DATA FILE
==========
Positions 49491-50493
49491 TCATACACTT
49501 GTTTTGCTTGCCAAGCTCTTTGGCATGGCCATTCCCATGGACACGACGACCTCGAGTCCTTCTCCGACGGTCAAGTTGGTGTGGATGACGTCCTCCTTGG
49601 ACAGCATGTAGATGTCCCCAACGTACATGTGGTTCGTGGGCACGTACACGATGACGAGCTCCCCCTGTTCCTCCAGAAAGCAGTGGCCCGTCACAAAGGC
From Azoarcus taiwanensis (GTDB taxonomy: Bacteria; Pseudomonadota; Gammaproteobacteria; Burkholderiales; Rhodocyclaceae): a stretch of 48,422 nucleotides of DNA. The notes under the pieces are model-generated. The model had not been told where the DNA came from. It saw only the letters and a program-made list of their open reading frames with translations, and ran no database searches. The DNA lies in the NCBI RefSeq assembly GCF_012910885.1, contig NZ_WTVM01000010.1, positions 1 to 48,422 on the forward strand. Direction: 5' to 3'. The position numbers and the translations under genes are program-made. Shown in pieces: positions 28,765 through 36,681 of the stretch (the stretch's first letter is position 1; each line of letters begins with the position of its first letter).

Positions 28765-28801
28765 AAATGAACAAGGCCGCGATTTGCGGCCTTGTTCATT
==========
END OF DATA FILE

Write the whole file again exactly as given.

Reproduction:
Positions 49491-50493
49491 TCATACACTT
49501 GTTTTGCTTGCCAAGCTCTTTGGCATGGCCATTCCCATGGACACGACGACCTCGAGTCCTTCTCCGACGGTCAAGTTGGTGTGGATGACGTCCTCCTTGG
49601 ACAGCATGTAGATGTCCCCAACGTACATGTGGTTCGTGGGCACGTACACGATGACGAGCTCCCCCTGTTCCTCCAGAAAGCAGTGGCCCGTCACAAAGGC
From Azoarcus taiwanensis (GTDB taxonomy: Bacteria; Pseudomonadota; Gammaproteobacteria; Burkholderiales; Rhodocyclaceae): a stretch of 48,422 nucleotides of DNA. The notes under the pieces are model-generated. The model had not been told where the DNA came from. It saw only the letters and a program-made list of their open reading frames with translations, and ran no database searches. The DNA lies in the NCBI RefSeq assembly GCF_012910885.1, contig NZ_WTVM01000010.1, positions 1 to 48,422 on the forward strand. Direction: 5' to 3'. The position numbers and the translations under genes are program-made. Shown in pieces: positions 28,765 through 36,681 of the stretch (the stretch's first letter is position 1; each line of letters begins with the position of its first letter).

Positions 28765-28801
28765 AAATGAACAAGGCCGCGATTTGCGGCCTTGTTCATT